President Donald Trump this week called former Defense Secretary James Mattis an “overrated” general. Now Mattis is owning it.
“I’m not just an overrated general. I am the greatest, the world’s most overrated,” Mattis said Thursday at the Al Smith Memorial Foundation Dinner in New York.
“I’m honored to be considered that by Donald Trump, because he also called Meryl Streep an overrated actress,” Mattis continued to laughter from the audience. “So I guess I’m the Meryl Streep of generals. And frankly, that sounds pretty good to me.”
Both Democrats and Republicans in Congress have strongly condemned the move and the subsequent Turkish aggression. Democratic congressional leaders met with Trump at the White House on Wednesday to discuss the issue, but the meeting devolved into an angry confrontation involving name-calling and an early walkout by the Democrats.
When Senate Minority Leader Chuck Schumer cited an assessment by Mattis that the withdrawal of troops from Syria allowed ISIS to rebound, Trump declared Mattis “the world’s most overrated general” and claimed credit for defeating the militant group for himself. The remark revealed the lingering bad blood from Mattis’ departure from the administration in December, which came in protest to an earlier plan for a military exit from Syria.
Mattis had a storied military career long before the Trump presidency, having served in the Persian Gulf, Afghanistan and Iraq. As a retired four-star general, he was seen as a stabilizing force among the temperamental decision making of the administration. He voiced opposition to some of Trump’s most contentious acts, including withdrawing from the Iran nuclear deal and escalating tensions with North Korea. Mattis’ devotion to postwar alliances stood in contrast to the president’s penchant for isolationist and transactional rhetoric.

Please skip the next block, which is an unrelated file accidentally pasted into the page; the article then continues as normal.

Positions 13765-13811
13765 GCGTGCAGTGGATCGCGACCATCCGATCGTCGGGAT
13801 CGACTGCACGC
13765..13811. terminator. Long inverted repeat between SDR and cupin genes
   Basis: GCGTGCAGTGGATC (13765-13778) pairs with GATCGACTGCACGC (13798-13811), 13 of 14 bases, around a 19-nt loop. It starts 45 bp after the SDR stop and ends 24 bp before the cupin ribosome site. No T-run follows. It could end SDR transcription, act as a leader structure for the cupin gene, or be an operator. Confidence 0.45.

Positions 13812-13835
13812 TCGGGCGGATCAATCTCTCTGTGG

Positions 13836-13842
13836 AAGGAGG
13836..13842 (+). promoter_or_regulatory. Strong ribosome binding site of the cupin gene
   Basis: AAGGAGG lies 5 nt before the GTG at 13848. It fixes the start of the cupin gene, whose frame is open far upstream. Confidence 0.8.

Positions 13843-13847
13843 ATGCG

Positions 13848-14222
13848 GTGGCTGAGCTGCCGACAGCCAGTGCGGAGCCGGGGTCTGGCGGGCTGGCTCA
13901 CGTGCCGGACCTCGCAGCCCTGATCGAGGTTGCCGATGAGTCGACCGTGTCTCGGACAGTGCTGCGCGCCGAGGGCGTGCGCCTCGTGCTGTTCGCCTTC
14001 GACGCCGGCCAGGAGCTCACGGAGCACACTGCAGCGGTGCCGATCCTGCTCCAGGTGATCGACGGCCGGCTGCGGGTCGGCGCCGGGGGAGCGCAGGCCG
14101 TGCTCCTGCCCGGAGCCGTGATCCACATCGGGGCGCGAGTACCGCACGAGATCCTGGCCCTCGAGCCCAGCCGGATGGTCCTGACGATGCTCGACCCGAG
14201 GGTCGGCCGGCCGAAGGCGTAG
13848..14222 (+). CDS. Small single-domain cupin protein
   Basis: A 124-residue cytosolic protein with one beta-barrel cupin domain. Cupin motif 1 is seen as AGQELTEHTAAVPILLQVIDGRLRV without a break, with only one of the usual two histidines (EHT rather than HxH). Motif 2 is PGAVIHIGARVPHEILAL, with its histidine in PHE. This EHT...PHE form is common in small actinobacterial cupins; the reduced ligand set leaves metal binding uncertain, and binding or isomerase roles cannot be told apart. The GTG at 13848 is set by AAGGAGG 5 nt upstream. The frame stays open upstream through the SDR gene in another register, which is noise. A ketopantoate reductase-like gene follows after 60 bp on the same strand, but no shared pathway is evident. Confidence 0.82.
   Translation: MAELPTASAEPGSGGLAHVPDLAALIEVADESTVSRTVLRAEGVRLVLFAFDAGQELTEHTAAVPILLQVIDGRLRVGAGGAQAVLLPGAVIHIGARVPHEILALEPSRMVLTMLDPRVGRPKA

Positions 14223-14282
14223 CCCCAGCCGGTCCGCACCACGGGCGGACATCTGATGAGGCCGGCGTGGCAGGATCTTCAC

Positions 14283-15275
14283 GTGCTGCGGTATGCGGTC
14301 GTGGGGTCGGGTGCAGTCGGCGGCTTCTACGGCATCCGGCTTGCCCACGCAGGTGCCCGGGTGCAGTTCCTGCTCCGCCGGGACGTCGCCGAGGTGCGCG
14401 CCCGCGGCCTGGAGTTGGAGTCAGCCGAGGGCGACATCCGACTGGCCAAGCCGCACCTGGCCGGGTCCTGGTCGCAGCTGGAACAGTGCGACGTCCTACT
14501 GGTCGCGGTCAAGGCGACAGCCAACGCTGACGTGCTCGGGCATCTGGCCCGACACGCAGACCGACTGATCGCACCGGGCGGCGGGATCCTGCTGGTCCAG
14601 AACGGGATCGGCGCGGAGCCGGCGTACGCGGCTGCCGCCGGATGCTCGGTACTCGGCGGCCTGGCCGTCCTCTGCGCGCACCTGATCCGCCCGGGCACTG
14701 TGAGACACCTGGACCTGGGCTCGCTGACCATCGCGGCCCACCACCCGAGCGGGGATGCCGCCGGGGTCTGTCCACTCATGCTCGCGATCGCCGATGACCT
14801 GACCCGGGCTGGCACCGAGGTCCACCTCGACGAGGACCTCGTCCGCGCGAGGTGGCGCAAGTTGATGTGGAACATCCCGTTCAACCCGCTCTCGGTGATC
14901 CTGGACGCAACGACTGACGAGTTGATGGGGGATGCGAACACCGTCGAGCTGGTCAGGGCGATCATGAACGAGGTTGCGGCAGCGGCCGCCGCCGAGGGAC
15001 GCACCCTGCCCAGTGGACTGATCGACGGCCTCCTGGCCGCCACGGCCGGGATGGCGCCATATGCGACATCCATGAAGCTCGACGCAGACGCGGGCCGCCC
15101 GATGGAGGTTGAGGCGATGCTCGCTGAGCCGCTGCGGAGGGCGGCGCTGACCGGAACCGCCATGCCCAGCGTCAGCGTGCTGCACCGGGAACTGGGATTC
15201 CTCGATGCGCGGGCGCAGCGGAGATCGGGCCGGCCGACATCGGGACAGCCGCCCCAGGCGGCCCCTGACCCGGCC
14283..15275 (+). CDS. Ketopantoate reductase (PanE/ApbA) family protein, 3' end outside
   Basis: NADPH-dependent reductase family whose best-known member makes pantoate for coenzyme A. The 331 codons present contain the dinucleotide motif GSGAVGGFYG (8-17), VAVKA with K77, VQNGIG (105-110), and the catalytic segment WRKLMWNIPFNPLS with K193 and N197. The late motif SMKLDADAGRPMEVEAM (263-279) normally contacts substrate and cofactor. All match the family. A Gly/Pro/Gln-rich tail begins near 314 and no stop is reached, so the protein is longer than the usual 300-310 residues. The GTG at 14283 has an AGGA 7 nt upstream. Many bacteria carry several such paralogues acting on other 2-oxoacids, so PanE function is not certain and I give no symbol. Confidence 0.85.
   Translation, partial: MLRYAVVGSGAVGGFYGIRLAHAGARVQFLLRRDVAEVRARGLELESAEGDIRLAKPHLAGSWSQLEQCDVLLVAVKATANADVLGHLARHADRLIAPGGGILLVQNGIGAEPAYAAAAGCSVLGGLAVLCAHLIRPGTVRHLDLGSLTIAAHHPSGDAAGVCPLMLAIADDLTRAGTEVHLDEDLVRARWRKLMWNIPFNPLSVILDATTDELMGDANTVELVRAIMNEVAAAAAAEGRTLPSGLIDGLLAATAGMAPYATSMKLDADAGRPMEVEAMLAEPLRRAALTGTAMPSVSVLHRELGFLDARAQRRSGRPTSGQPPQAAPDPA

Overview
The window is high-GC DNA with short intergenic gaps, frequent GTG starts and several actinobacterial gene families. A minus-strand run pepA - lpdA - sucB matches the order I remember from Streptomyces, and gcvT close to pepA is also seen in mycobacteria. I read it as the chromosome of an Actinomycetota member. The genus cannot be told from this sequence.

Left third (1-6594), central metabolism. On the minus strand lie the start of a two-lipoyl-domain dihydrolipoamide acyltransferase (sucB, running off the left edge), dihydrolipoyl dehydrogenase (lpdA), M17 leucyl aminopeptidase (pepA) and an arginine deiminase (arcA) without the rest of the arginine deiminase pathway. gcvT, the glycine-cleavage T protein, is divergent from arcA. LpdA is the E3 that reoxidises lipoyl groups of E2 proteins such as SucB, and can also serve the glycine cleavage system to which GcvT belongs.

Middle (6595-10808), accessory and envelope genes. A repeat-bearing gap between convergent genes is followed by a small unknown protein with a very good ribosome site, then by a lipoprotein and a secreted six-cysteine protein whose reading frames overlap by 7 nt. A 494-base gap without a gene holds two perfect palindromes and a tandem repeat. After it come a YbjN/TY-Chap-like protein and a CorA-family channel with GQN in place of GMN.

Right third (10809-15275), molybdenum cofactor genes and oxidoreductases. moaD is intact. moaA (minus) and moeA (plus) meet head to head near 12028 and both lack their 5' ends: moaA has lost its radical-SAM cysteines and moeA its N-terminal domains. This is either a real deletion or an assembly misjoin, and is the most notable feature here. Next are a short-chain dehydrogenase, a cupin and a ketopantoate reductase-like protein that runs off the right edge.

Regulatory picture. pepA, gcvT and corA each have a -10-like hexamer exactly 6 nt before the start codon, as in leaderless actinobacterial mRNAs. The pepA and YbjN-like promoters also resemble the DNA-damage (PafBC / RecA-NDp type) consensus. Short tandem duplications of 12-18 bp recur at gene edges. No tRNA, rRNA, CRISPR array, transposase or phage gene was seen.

Mattis’ departure shook Washington and sank morale at the Pentagon, with Sen. Mark Warner (D-Va.) tweeting at the time: “This is scary.”
Trump had been dismayed at the attention Mattis’ resignation received, and even tried to scoop his resignation by tweeting out that Mattis was “retiring” minutes before the Pentagon announcement. Though Mattis had indicated in his resignation that he’d planned to serve out his role until February of this year, Trump abruptly declared on Twitter that his successor, Patrick Shanahan, would take the helm on Jan. 1.
In his December resignation letter, Mattis wrote that Trump had “the right to have a secretary of defense whose views are better aligned,” and has previously said he owed Trump a duty to keep to himself about his opinions on the president’s leadership.
But that didn’t stop the former Pentagon head from jabbing at the president on Thursday night.
“You have to admit,” Mattis told the dinner attendees, “that between me and Meryl, at least we had two victories.”
Mattis went on to say that while he “earned my spurs on the battlefield,” Trump “earned his spurs in a letter from a doctor.” The jab is a reference to Trump’s deferment from the draft during the Vietnam War for bone spurs.
Schumer, who also attended the dinner, joined in on the jokes, tweeting out that “it was great to catch up with General Mattis — the Meryl Streep of Generals.”